And it seems there is no shortage of underground groups and secretive organisations willing to help flick the switch and put the spotlight on their cause.
They are already planning their own particular brands of disruption via websites and chatrooms, mobile phones and instant text messages, deleted before international security services can catch up.
Some are happy to be seen and heard - even if their membership is cloaked in secrecy. There are groups such as TRAPESE (Taking Radical Action through Popular Education and Sustainable Everything) who have been running anti-G8 roadshows across the UK; Street-medics, the first-aiders on hand to mop up the injured; the 23 local Dissent groups dotted around the UK; the Aberdeen-based Anarchist Federation Alba; and Manchester-based Earthfirst, whose website offers a guide to surviving a riot.
And there is Wimmin Vs G8, whose events this weekend at the Roundabout Centre in Gayfield Place - a facility which has received funding from charitable donations - include an introduction to massage and a movie "Susie Bright Sexpert" billed as "raunchy and thoughtful sex talk interspersed with footage of Susie’s mates getting it off".
But, as security expert Mr Capitanchik says, they are not the groups we need to be worried about. "The big concern is not so much British-based groups, but those from the continent, the German, French and Dutch, and in particular anarchist groups who have a reputation for being violent," he explains.
"Some have a political agenda of sorts, they claim to be against, for example, world poverty or global capitalisation. It’s a sort of political ideology and agenda, but underneath they are anarchists against the whole idea of government.
"If they do come, and it looks like they will, then it is not likely that it will be to Gleneagles."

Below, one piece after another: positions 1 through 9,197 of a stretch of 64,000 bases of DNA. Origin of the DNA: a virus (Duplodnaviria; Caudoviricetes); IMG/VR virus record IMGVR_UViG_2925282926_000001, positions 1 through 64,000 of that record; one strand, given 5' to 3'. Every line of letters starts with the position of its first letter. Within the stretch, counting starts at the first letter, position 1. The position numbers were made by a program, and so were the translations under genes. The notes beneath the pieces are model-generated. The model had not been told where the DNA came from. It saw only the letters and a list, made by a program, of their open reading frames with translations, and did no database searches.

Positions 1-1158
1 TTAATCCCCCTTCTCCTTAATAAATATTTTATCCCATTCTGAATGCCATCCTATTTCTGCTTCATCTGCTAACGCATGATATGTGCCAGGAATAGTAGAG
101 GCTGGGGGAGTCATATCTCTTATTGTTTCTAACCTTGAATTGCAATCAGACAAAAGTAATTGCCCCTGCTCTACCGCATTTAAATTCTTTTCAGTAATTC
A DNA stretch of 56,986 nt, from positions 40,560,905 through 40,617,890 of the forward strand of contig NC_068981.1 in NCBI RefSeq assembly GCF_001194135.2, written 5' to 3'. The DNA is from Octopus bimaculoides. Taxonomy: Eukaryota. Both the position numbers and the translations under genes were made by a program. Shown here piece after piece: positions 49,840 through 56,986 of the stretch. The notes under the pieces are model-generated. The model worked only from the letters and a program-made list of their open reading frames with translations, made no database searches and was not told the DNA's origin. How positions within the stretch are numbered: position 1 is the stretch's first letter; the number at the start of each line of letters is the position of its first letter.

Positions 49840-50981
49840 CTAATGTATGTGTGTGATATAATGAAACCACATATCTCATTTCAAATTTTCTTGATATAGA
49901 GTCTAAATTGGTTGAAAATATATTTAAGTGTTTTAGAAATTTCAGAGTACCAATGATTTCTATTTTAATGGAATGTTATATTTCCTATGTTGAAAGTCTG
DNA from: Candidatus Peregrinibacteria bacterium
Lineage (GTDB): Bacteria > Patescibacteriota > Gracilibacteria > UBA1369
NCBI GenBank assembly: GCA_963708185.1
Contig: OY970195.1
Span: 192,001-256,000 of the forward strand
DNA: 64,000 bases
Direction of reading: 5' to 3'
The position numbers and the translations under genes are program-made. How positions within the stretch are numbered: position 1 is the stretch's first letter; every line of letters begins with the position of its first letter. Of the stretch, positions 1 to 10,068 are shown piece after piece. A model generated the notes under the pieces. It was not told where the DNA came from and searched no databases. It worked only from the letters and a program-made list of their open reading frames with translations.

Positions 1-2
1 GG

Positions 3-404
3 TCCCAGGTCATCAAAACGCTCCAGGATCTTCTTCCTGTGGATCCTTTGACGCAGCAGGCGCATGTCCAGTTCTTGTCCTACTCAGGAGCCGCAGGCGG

SO it is here that the International of Anarchist Federations - a group aimed at building up international anarchist structures with links to groups across Europe - is expected to target, along with fellow Europe-wide anarchist organisation, the International Workers Association. There are also anarchist federations from Italy, Spain, and Germany.
Just how many are heading to Scotland is anyone’s guess. But organisers of the charity-organised Make Poverty History march - for which Chancellor Gordon Brown has urged support - believe their talks with Dissent and other protest groups have ensured the event, four days before the summit begins, will not become a flash-point.
"We are confident there will be no trouble on our march route," says Richard Saville Smith, of Save the Children, which is involved in organising the July 2 march through the city centre.
"What they are disrupting is the G8 summit that begins on July 6. Make Poverty History will be a peaceful event on July 2. What happens on July 6 is another matter.
"They understand that disrupting the march in Edinburgh is counter-productive for anyone trying to influence or disrupt the G8."
Scottish Nationalist Lothians MSP, Kenny MacAskill, is among those who shares his hope. But he adds: "As with any demonstration there is a risk that powers who wish to undermine it for their own ends will seek to hijack it."
It is a fine balance, agrees a spokesman for Lothian and Borders Police: "We expect a huge number of people for the Make Poverty History march and there are challenging issues for police in policing them safely and giving them the opportunity to make their protest.
"The march will create some disruption in the city centre but we are hoping it will go well - we have not had specific intelligence otherwise, but we have provision available to cope if it emerges.
"It’s not possible to tell who will be coming. Of course there are things on websites but we don’t know when they will arrive or where they will be. The march could be a target for people like that - right now there is no way of knowing."